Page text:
and in the same time slot. the data streams transmitted from the different antenna elements must be dependent. In the simplest conﬁguration. and then a distributed MAC protocol called SCMA (Stream-Controlled Medium Access) for ad-hoc networks with MIMO links. both array and diversity gains contribute to range extension. same modulation format. The maximum diversity order afforded by a MIMO link with M transmit antennas and N receive antennas is MN. Section IV presents the centralized scheme. This gain can be achieved when the transmit array transmits multiple independent streams of data. MIMO Illustration Array gain can occur in an array receiver when the desired signal parts of each antenna output add coherently (coherent combining) and the noise parts add incoherently. Array gain makes the average SNR at the output of the combiner (the average with respect to random multipath fading) N times greater than the average SNR at any one antenna element. In fact. • of the SNR prior to combining. Relevant PHY Layer Characteristics A MIMO link employs digital adaptive arrays (DAAs) at both ends of the link. the factor of range extension df can approximately be given by [9]. However. like the variance of a sample mean. However. and detailed arguments to identify several optimization considerations. where N is the number of antenna elements in the array. the capacity is given by the following equation [3]. relative to the variance 0-7803-8356-7/04/$20. the capacity grows linearly with k with spatial multiplexing. the incoming data is demultiplexed into M streams. for a transmit array to provide either array or diversity gain. hence the approach is often referred to as open-loop MIMO (OL-MIMO). The reduction in variance depends on the diversity order. while spatial multiplexing gain primarily provides higher data rates. we ﬁrst present a centralized MAC scheme. This gain is deﬁned as the asymptotic increase in the capacity of the link for every 3 dB increase in SNR [10]. diversity gain. Tx 1 Rx 1 Tx 2 Rx 2 where ρ represents the average SNR at any one receive antenna. but only logarithmically with array and diversity gain. However. MIMO BACKGROUND A. Diversity gain relates to the reduction in the variance of the SNR at the output of the combiner. √ √ 1 df ≈ {( M + N )2 } p (1) where p is the path loss component. which in turn depends on the degree to which the multipath fading on the different antenna elements is uncorrelated. this approach is optimal in terms of capacity when the transmitter array has no CSI [4]. C ≈ k log2 (1 + ρ) (2) II. Section III highlights the key optimization considerations that are essential for the design of a MAC protocol for the target environment. Through packet level simulations. while outperforming simple extensions of the CSMA/CA protocol for the target environment. The rest of the paper is organized as follows: Section II provides some background on MIMO links. and as a benchmark for the latter’s performance. In the presence of multipath or rich scattering. In the presence of some channel state information.00 (C) 2004 IEEE where ρ is a random SNR with a mean that increases only linearly with the array gain and a variance that decreases with the diversity order. each antenna receives a superposition of all of the transmitted data streams. Section VI presents the simulation results comparing SCMA with two baseline protocols. we show that SCMA approximates the performance of the centralized scheme quite reasonably. each stream generally has a different “spatial signature”. Based on these considerations. as shown in Figure 1. Array gain occurs even in the absence of multipath. our focus in this work is to exploit the spatial multiplexing gain to increase the capacity of the system. Array and diversity gains primarily provide range extension. Section VII discusses related work. when the multiple antennas are used only for array and diversity gain. Such a link can provide three types of gain: array gain. When M = N = k. Thus. Therefore. the MIMO link can provide spatial multiplexing gain. and spatial multiplexing gain. Another degree of classiﬁcation of MIMO links is based on whether or not the transmitter uses CSI with respect to IEEE INFOCOM 2004 . we show later that the range extension possible through the diversity gain can be intelligently leveraged to address some key problems at the MAC layer. While array gain continues to grow as more antennas are added. Since a wireless link is usually designed to have certain small probability that the SNR drops below some threshold value. At the receiver array. and Section VIII concludes the paper. the asymptotic capacity is C ≈ log2 (1 + ρ ) (3) Tx M Rx N Fig. and these differences are exploited by the receiver signal processor to separate the streams. and each stream is transmitted out of a different antenna with equal power. diversity gain tends to diminish.for the target environment? How can the versatile properties of MIMO links be leveraged to effectively realize a practical distributed MAC protocol with the optimal design? While we systematically answer these questions later in the paper. at the same frequency. The centralized scheme serves both as a basis for the SCMA design. 1. On the other hand. brieﬂy we use both results from related research at the physical layer. Section V describes the SCMA MAC protocol for ad-hoc networks with MIMO links.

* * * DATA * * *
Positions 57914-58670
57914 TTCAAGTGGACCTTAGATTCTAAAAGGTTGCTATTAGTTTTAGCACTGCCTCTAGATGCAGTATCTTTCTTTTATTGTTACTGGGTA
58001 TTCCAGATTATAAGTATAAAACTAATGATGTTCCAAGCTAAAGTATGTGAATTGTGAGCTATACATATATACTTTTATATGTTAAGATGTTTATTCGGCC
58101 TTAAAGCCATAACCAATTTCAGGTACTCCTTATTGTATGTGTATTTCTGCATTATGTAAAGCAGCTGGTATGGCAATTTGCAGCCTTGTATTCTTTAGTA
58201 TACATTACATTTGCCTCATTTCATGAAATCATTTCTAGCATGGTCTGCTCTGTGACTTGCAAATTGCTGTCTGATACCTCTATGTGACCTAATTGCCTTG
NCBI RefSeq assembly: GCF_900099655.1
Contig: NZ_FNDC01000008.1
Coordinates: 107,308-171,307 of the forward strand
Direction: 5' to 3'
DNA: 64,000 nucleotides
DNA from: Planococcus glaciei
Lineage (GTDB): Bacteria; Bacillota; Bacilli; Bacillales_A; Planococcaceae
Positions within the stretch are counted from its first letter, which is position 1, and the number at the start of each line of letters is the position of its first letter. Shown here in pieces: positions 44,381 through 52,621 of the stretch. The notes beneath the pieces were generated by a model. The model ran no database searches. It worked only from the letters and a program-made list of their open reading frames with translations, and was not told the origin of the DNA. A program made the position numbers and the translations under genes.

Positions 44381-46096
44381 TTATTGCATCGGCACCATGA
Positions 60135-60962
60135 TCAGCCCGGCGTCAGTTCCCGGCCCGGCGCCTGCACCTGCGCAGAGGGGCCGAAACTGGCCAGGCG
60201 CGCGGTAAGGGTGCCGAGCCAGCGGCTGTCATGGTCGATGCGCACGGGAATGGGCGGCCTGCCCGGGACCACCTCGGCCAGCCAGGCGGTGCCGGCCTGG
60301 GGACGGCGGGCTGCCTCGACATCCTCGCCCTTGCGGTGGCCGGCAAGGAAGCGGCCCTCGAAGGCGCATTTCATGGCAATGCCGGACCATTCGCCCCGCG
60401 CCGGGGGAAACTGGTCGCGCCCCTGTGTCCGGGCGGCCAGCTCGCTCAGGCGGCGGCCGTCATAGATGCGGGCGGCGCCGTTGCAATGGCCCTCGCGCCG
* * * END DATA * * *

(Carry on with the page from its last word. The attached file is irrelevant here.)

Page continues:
it will not be possible to decode any of the desired signal streams. we make the argument in [14] that a range extension factor of two can be obtained with a reasonable number of antennas even for the control packets that are transmitted using OL-MIMO 3 The actual information can be achieved using several conventional PHY layer training mechanisms.the receiver. if the strength of the excess (say. In contrast. a transmitter can use up all the available DOFs (taking into account DOFs available at nodes in the neighborhood after they have suppressed any interference) to spatially multiplex signals. While we assume that OL-MIMO is used for MAC layer control packet exchanges (e. a) Adaptive Resource Usage: In the case of MIMO. However. d) Robustness to Multipath Fading: MIMO does not require line of sight (LOS). If CSI is used at the transmitter.00 (C) 2004 IEEE IEEE INFOCOM 2004 . will achieve k times the throughput performance as the latter5 . In the worst case. any resource not spent in suppressing interference can be dedicated either to increasing the gain on the existing streams. any channel gain possible through the use of multiple elements is degraded if the angular spread of the desired signal multipath is larger than the beam-width. [12]. where interference sources in the same beam as the desired signal can simply not be tolerated. suppression of dependent interference streams requires fewer DOFs than suppression of independent streams. CLMIMO is known to outperform OL-MIMO under conditions of low SNR. [13]. On the other hand. it can be applied to rich scattering and multipath environments which are very common indoors. Essentially. CSMA/CA(k) works the same fashion as CSMA/CA except that all transmissions are performed using k streams to tap the spatial multiplexing gain. We assume that all the nodes in the network employ DAAs with the same number of elements (M = N = k). M OTIVATION CSMA/CA (Carrier Sense Multiple Access with Collision Avoidance) is the de-facto MAC protocol considered for use in ad-hoc network environments. 0-7803-8356-7/04/$20. This diversity gain can provide us with range extension (a larger transmission range) or power minimization. interfering) streams is far weaker than that of the desired (k) streams such that the desired streams can still be received with atleast the receive threshold. Request-to-send and Clear-to-send messages in the CSMA/CA framework)2 due to the absence of CSI at the transmitter initially. if the excess (n − k ) streams degrade the k streams below their receive threshold. However. if the incoming streams overwhelm the DOFs at the receiver (n > k ). correlated fading. we consider CL-MIMO. even in the presence of k − 1 interfering streams. but with omni-directional antennas. III. they cannot provide spatial multiplexing. Note that diversity gain does not require multiple elements to be present at both the transmitter and receiver. or better link reliability as desired. Since we are considering improvements to network throughput where interference between MIMO links is allowed. when compared to default CSMA/CA operating in the same network topology. a receiver can isolate and decode all the incoming streams successfully as long as the total number of incoming streams (n) is less than or equal to its DOFs (n ≤ k ). In a MIMO link. The signals sent on the different modes of the channel represent the different streams transmitted. and operate on a single channel. This is in contrast to switched beam antennas. Abstraction We use the following abstraction and assumptions for the PHY layer in our work. switched beam antennas provide only directive gain in a point-to-point link. we leverage these packet exchanges to exchange the CSI3 . and can leverage multipath productively. On the other hand. We assume that each receiver array treats all interference as noise. Capacity Trade-off: Instead of splitting the data stream into k parallel independent streams and transmitting them simultaneously on k elements to achieve multiplexing gain. or to increasing the number of streams for the desired transmission as long as there are enough resources available at both ends 2 While equation 1 indicates the range extension obtainable through CLMIMO. and interference [11]. In terms of transmission. Furthermore. the MIMO link is referred to as closed-loop MIMO (CL-MIMO). While a k fold improvement is indeed quite attractive.g. of the link. dependent streams can be transmitted on multiple elements to achieve transmit diversity gain. PHY Layer Flexibility We now brieﬂy outline the characteristics that are unique to MIMO and potentially relate to designing and realizing an efﬁcient MAC protocol. B. The total number of elements at a node correspond to the total available resources or degrees of freedom (DOFs) at the node. thereby enabling the use of CL-MIMO for the actual data packet transmission. b) Tx Range vs. This is consistent with practical linear multi-user detection schemes such as minimum mean squared error (MMSE) [3]4 . for effective operation switched beam antennas require an LOS path between the transmitter and receiver because they are not optimized for multipath effects. 4 The capacity of such a link when interference is present is found by ﬁrst whitening the channel. and then applying the usual capacity formulas. c) Flexible Interference Suppression: Irrespective of the location of the interference sources. C. a receiver with k elements can still receive desired data transmission transferred on a single stream (provided the presence of multipath causes the signals to fade independently). This presents a major obstacle in using these antennas in multipath environments where the desired signal can arrive from multiple directions. Interestingly. a simple extension of CSMA/CA for MIMO links can be realized that can provide a k fold improvement in throughput performance through spatial multiplexing (k is the number of elements at each node). Such a protocol. receivers in a multipath environment with MIMO links can suppress interfering streams as long as they have sufﬁcient number of DOFs to do so. compared to a pure omni-directional environment. the question that we answer in this section is: Is it possible for a more intelligent MAC scheme to realize 5 Some tuning of the constant intervals used by CSMA/CA is essential. We refer to the simple extension to CSMA/CA as CSMA/CA(k). Hence. then it may be possible to decode the desired streams [12].